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Amazon: friend or foe?

When I ask writers, authors, or publishers about Amazon, I get a variety of responses:

  • I love Amazon. I just ordered laundry detergent from them, and it was really cheap.

  • I try not to order from them but shop locally.

  • Amazon always knows what I will be interested in when I am browsing for something to read.

  • They make ordering so easy, and delivery is so quick!

  • They get me mad because they have the wrong cover for my book, and they won't change it.

  • When I search for my book, they list the old edition first and I can't get them to flip it to the new edition. Ugh!

  • They've made self-publishing so easy. It is a dream.

Quite the spectrum. When people think of Amazon, they think of books first, which puts them in a Kleenex or Xerox situation from a branding point-of-view. But as you might know, Amazon is way past books and publishing. Amazon Web Services (they sell or rent cloud computing), represents 12% of Amazon's revenues in 2020, but it accounted for 60% of the company's operating profits.

Amazon is as interested in selling a copy of A Catcher in the Rye as they are in selling a box of pens or a hammer or a box of diapers or a... Amazon sells $4,722 per second, or $283,000 per minute or $17 million per hour. And the vast majority of it is not books. Amazon, regarding book publishing, is not the 800-pound gorilla, they might be the 8,000-pound gorilla, or the only gorilla, unfortunately.

So, where does that leave us lowly authors and publishers? Here are (from my small vantage point) the pros and cons or Amazon from a book-point-of-view:


  • They have made shopping online incredibly easy. One click and that new bestseller will likely be on your doorstep tomorrow.

  • They amassed (nearly) the de facto record of all books or book-related items in one place in a massive, fully searchable database.

  • They have created an affordable, state-of-the-art self-publishing system that has democratized self-publishing.

  • Small to medium-sized publishers can now create a product and distribute it (courtesy of Amazon) that nearly rivals the largest companies like Penguin Random House. They can reach almost any interested customer.

  • They have made it possible for backlist books to stay in print and have a longer tail than anyone would have ever expected.

  • They pioneered niche topics for anyone anywhere. You live in Medicine Hat in Alberta Canada? You are interested in red tail hawks? They have a book for you, including an out-of-print one and can get it to you next week!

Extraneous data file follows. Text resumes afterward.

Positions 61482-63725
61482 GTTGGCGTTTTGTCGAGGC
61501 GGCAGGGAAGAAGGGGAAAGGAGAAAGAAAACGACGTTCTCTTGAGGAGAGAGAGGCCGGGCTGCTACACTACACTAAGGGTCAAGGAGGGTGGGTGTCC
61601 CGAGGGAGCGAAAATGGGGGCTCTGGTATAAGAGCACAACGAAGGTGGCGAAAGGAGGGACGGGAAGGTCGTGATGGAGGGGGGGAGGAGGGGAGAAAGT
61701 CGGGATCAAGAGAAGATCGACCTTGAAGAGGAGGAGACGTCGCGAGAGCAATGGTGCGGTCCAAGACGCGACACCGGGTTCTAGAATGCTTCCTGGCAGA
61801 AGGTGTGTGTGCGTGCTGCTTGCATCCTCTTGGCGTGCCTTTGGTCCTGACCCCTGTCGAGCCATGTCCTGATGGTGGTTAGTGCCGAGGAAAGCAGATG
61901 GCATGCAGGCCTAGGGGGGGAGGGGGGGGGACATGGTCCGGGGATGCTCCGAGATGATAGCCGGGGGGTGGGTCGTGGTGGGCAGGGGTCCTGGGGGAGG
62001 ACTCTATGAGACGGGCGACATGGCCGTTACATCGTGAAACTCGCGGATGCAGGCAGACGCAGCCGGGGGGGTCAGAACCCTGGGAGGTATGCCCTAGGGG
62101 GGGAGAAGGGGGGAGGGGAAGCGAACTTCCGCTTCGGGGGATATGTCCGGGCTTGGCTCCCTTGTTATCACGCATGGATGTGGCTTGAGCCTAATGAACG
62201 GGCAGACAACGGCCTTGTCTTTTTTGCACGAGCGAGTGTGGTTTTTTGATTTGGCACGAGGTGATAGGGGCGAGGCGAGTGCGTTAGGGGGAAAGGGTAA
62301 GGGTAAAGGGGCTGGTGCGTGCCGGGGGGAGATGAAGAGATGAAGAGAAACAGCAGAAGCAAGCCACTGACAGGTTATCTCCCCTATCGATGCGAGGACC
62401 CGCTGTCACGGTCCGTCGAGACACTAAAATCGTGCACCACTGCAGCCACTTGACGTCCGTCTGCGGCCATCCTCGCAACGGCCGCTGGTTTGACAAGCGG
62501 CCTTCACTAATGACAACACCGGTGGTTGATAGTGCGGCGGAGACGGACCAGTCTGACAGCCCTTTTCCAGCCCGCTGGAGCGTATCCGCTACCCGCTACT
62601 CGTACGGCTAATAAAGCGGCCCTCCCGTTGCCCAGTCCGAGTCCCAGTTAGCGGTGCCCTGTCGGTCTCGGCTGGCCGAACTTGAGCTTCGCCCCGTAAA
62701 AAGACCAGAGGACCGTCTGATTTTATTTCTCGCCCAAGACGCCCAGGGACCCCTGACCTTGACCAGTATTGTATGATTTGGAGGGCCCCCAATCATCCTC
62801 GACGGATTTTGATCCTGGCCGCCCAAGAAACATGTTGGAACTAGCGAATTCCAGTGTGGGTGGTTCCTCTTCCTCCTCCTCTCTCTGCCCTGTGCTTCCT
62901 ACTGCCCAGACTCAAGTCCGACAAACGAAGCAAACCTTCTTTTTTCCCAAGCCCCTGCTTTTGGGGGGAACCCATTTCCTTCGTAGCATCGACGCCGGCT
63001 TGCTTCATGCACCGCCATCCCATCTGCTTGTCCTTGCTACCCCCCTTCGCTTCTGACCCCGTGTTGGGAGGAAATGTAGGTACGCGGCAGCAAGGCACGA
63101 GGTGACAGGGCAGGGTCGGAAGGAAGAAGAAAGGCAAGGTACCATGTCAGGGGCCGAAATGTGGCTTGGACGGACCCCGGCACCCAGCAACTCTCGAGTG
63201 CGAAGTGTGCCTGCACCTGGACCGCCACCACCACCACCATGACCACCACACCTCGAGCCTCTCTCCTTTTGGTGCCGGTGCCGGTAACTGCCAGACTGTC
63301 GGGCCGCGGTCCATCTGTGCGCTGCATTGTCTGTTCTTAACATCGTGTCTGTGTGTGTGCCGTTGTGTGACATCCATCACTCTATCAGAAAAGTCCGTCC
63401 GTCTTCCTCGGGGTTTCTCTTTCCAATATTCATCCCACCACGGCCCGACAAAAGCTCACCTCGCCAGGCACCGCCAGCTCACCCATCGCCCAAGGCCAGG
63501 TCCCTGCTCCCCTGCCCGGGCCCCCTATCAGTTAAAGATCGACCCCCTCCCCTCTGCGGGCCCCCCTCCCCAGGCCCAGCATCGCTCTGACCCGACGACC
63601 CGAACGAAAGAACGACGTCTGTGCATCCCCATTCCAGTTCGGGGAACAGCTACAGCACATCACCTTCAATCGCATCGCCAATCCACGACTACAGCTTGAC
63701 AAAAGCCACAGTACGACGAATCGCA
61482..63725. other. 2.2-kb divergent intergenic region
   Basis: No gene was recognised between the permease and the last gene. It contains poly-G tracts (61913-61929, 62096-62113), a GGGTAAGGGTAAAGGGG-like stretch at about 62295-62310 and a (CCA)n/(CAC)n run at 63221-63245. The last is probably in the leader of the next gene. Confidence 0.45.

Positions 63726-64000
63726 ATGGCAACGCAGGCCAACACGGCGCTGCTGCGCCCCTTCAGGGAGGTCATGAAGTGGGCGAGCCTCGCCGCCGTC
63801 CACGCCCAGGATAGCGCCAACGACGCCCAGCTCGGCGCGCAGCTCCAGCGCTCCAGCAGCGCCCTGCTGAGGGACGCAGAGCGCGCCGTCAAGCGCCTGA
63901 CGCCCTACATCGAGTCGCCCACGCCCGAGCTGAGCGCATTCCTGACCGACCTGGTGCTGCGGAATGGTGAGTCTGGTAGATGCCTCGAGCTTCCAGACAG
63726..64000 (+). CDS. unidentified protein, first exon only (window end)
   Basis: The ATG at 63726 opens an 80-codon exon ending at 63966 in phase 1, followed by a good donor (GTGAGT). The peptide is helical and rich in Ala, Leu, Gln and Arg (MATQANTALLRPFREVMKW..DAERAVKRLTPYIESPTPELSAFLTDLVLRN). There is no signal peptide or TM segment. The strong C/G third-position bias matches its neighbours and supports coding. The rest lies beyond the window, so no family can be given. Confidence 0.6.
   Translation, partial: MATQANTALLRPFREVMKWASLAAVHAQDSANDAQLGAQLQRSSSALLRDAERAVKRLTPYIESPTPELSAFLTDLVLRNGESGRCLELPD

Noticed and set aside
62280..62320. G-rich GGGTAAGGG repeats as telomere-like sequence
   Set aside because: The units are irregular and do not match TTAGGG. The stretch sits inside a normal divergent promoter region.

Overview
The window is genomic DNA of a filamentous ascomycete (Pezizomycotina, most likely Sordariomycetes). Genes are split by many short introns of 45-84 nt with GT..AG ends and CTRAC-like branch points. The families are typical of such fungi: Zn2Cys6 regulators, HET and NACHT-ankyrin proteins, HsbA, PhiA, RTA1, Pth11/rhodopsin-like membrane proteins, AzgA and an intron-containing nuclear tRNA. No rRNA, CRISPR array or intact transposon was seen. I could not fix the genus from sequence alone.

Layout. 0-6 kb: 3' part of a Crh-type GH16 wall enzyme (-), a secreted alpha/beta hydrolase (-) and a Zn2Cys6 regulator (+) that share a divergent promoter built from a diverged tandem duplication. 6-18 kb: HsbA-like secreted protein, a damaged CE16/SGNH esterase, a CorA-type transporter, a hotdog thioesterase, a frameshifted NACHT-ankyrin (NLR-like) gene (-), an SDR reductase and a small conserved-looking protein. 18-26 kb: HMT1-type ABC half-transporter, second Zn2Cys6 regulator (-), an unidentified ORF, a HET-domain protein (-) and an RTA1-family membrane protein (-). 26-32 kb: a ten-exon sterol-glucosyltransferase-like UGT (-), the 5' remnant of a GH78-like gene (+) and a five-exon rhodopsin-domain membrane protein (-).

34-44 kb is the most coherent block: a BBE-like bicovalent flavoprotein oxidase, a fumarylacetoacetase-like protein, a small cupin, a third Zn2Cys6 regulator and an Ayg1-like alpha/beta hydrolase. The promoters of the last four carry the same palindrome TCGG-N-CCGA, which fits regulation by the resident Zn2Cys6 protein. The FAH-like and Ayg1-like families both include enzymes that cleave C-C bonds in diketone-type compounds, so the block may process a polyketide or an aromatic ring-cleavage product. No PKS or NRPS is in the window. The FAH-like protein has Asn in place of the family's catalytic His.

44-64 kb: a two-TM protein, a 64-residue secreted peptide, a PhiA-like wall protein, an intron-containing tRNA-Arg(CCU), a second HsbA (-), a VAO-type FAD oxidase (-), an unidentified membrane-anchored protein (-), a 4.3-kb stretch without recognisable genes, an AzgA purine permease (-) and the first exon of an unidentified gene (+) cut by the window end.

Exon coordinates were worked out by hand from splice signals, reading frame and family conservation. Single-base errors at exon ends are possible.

• Since they are as interested in detergent as much as books, they are not publishing focused anymore. In fact, I would say they are either blasé about or anti publishers.

  • They have very poor lines of communication with publishers. Being customer-focused is great, but there are important times when small and medium-sized publishers need to communicate with Amazon, and they make it nearly impossible to do that except through an automated system.

  • As an author, if the self-serve system Amazon has created for self-publishing is right for you, great. If you feel like you are lost in a dark room and have questions, then you may be extremely frustrated.

  • As the 8,000-pound gorilla, they can act like a bully sometimes. They seem to take the perspective: "What are your options? Not to be on Amazon? Good luck."

  • They have revolutionized used books sales, many titles for $1.00 or even $.01. Good news for consumers, bad news for authors.

  • As you may know, Amazon entered the publishing side of the business and continues to expand. This directly threatens other publishers, and also authors (from a royalty point-of-view).

  • If you publish with Amazon, you will not be in bookstores and will not be on other bestseller lists.

No matter my list, Amazon will continue to be (nearly) the only game in town.

Authors (and some publishers) enjoy many benefits that Amazon has created. But beware of any monopoly or near monopoly. If you have concerns, then I would suggest small efforts to level the playing field. I admire the efforts of which is trying to present a fresh alternative to Amazon. I use them and encourage you to do the same as well.

When you link to your book in marketing, do so to your publisher’s website never to Amazon. Next time you order books (or detergent), choose another option.

To be clear, I am anti-Amazon, but (sigh) I use them in certain ways. They are difficult to avoid. At the end of the day, go into any dealings with Amazon (as an author or publisher) with your eyes open and fully knowledgeable of the pros and cons.

Republished from the TAA Blog


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